Journeys are acts of expectation in Caroline Wong’s new collection

Wong reflects on echoes of Li Po and Li Qing Zhao

Journeys of all sorts fill the pages of Burnaby-based Caroline Wong’s new collection of poems, Primal Sketches. Wong takes readers stumbling through hiking paths in British Columbia, trudging along the Camino de Santiago, and fleeing down the Yangtze River. She takes readers on journeys through loss, death, diaspora, and finally, hope.

“For me, journeys are acts of expectation, a move toward possibilities and discovery. Over the years, I have taken many journeys, most important of which is my immigration from southern China to Canada when I was young,” says Wong.

Poems such as “What We Carry,” “Where We Land,” and “Ancestor Worship” draw on the stories of her family and their many forced migrations and immigrations

“My paternal great-grandfather went to Malaysia; my maternal grandfather, to Cuba; my two uncles, to Annam, Vietnam; and my father and his father, to Canada,” she says. “But my family story is also one of uprooting, loss, hardships, suffering, loneliness, twinned with a story of human courage, resilience, and most important, of love of family and the continuation of the family line.”

Among her words, Wong also makes space for two ancient Chinese poets, Li Po and Li Qing Zhao, whose works echo her own.

“Li Po lived most of his life in exile. I grew up with some of his poems. Mostly written in five- or seven-words-per-line quatrains in simple language, his poems are easy to learn and memorize, their meanings easily comprehended. More important, his feeling of isolation, loneliness, his longing for home, conveyed through his economically, imagistically rendered lines, resonated with me, even before I was emotionally aware of my own uprooting as a child.”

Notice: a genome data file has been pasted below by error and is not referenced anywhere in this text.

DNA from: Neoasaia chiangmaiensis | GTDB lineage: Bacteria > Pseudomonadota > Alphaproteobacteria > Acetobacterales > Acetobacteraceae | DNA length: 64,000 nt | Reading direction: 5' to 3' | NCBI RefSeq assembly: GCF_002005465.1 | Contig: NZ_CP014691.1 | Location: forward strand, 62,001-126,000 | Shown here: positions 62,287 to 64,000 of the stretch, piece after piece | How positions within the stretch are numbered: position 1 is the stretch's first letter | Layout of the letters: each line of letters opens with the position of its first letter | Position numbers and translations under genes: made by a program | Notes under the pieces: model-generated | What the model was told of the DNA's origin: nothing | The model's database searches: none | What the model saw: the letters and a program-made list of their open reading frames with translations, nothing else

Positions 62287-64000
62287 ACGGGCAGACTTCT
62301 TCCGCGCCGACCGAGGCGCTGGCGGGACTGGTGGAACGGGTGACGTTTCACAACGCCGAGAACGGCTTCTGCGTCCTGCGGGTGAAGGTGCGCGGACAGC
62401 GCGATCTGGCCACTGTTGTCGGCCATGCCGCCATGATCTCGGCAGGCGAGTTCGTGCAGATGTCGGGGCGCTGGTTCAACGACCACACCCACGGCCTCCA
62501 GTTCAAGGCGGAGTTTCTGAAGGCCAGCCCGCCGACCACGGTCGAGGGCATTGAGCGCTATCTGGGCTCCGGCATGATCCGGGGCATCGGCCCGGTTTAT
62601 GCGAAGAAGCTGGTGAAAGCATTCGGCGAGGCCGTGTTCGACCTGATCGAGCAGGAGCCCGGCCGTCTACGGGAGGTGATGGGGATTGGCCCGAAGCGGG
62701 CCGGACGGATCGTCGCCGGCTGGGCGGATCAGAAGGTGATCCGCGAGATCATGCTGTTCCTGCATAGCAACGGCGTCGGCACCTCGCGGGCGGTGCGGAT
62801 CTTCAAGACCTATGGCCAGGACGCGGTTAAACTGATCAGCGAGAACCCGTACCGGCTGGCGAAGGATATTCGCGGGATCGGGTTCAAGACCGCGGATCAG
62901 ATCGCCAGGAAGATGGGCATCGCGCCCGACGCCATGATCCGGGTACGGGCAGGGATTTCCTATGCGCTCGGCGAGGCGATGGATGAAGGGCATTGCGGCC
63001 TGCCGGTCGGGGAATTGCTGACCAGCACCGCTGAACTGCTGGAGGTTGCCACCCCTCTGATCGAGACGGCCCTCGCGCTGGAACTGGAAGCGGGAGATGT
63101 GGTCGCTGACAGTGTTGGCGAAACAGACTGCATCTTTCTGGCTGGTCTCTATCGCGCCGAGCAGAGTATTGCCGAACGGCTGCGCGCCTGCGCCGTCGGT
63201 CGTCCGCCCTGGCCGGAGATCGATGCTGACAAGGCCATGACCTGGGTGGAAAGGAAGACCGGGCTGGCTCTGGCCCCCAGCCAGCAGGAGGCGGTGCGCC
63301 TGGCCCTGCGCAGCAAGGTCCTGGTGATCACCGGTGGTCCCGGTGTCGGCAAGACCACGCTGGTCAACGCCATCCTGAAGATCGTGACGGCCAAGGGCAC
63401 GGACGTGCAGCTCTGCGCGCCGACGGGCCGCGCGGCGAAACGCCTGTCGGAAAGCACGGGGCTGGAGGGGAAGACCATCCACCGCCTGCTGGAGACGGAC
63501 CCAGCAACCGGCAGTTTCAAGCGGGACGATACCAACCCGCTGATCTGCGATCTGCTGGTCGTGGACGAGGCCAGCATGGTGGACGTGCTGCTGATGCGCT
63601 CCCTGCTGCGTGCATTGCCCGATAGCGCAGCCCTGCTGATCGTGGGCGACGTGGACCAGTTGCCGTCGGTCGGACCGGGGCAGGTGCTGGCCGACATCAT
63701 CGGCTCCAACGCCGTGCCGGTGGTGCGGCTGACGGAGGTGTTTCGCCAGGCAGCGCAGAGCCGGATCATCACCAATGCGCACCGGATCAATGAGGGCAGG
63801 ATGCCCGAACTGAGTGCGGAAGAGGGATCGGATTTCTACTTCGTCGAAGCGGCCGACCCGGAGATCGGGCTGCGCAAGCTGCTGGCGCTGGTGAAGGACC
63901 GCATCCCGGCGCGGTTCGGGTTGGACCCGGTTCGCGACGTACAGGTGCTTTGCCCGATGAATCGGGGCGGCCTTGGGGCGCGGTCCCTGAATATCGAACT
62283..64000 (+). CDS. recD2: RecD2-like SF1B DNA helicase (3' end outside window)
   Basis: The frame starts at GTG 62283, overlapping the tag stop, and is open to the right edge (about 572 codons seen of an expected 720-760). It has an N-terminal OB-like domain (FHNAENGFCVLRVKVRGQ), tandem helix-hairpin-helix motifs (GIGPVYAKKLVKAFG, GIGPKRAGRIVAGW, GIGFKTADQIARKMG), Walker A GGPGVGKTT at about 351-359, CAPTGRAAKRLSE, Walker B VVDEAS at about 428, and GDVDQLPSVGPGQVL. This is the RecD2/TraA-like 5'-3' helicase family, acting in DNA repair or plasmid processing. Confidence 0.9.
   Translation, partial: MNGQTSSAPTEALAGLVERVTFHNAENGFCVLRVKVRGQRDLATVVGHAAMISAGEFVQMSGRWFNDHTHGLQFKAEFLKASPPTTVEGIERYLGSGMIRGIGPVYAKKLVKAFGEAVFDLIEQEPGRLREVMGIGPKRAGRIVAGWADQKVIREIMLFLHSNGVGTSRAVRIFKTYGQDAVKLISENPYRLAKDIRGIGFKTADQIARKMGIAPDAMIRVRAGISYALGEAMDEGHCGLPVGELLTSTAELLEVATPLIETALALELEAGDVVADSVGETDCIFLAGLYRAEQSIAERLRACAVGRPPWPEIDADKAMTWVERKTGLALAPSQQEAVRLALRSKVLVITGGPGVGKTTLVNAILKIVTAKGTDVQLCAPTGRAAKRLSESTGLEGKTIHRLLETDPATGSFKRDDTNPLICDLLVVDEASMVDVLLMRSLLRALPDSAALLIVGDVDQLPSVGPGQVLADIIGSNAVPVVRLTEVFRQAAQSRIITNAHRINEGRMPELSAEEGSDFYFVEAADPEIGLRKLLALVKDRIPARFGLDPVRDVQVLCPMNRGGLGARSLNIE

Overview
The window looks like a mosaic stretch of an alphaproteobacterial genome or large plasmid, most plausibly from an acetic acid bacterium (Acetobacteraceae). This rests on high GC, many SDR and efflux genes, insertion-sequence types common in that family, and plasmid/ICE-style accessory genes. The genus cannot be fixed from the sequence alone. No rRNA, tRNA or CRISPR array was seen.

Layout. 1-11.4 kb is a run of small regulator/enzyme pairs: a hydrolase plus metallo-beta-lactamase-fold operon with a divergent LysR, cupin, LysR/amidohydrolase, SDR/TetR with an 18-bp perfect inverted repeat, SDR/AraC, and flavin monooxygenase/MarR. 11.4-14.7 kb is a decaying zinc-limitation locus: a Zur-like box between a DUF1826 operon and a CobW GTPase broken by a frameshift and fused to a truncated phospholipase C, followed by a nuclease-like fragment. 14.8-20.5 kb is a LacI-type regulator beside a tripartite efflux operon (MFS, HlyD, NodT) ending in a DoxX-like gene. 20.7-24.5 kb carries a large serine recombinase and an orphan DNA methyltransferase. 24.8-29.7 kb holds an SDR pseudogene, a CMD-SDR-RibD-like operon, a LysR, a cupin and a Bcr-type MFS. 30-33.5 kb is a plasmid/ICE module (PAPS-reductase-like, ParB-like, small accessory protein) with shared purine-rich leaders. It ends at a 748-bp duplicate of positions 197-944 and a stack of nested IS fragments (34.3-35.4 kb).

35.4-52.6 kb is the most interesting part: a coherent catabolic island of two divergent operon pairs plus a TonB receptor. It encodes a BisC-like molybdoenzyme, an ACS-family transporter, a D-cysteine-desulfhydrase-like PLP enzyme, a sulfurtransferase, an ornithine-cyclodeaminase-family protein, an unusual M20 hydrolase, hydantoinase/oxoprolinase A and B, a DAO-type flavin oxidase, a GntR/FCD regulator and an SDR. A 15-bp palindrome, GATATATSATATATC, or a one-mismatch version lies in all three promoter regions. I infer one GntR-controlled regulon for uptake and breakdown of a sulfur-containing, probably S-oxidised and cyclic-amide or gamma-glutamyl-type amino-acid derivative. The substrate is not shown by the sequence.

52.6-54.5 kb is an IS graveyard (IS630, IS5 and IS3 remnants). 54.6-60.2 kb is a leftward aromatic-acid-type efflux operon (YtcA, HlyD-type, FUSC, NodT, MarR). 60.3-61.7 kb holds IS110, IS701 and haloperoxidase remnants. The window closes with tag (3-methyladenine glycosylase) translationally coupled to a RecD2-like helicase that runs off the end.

Caroline Wong
Caroline Wong

Wong came to know Li Qing Zhao’s poetry as an adult. “Her poetry is styled on the ci form, meant to be sung, easy to commit to memory,” she explains. “As with Li Po, she too was forced into exile, often separated from her husband. Themes of loss, impermanence, loneliness, and longing permeate her poetry.

“The sound of autumn wind and rain, the sight of wild geese returning, the anguish of parting, the joy of reunion reverberate throughout her elegant lines. The depths of emotion, the simplicity and honesty of her language captivate and deeply move me every time I revisit her poetry.”

For Wong, the process of writing is a journey in itself, an ongoing search for belonging.

“The integrity, depth, and power of a poem depends on choosing the precise words, line breaks, pauses; a fitting image, an apt metaphor. I find the last line of a poem the hardest to write. I want the poem to end in such a way that it will hold the reader long after,” she says.

“I always feel I have never really left, or arrived. I am still in translation, caught in the in-between, poised at the edge of possibilities that hover just over the horizon, waiting to be discovered. In some ways, the journeys, in real life and in my writing, are ongoing journeys inside me, conveying me toward some unknown, unexpected, yet surprising destinations.”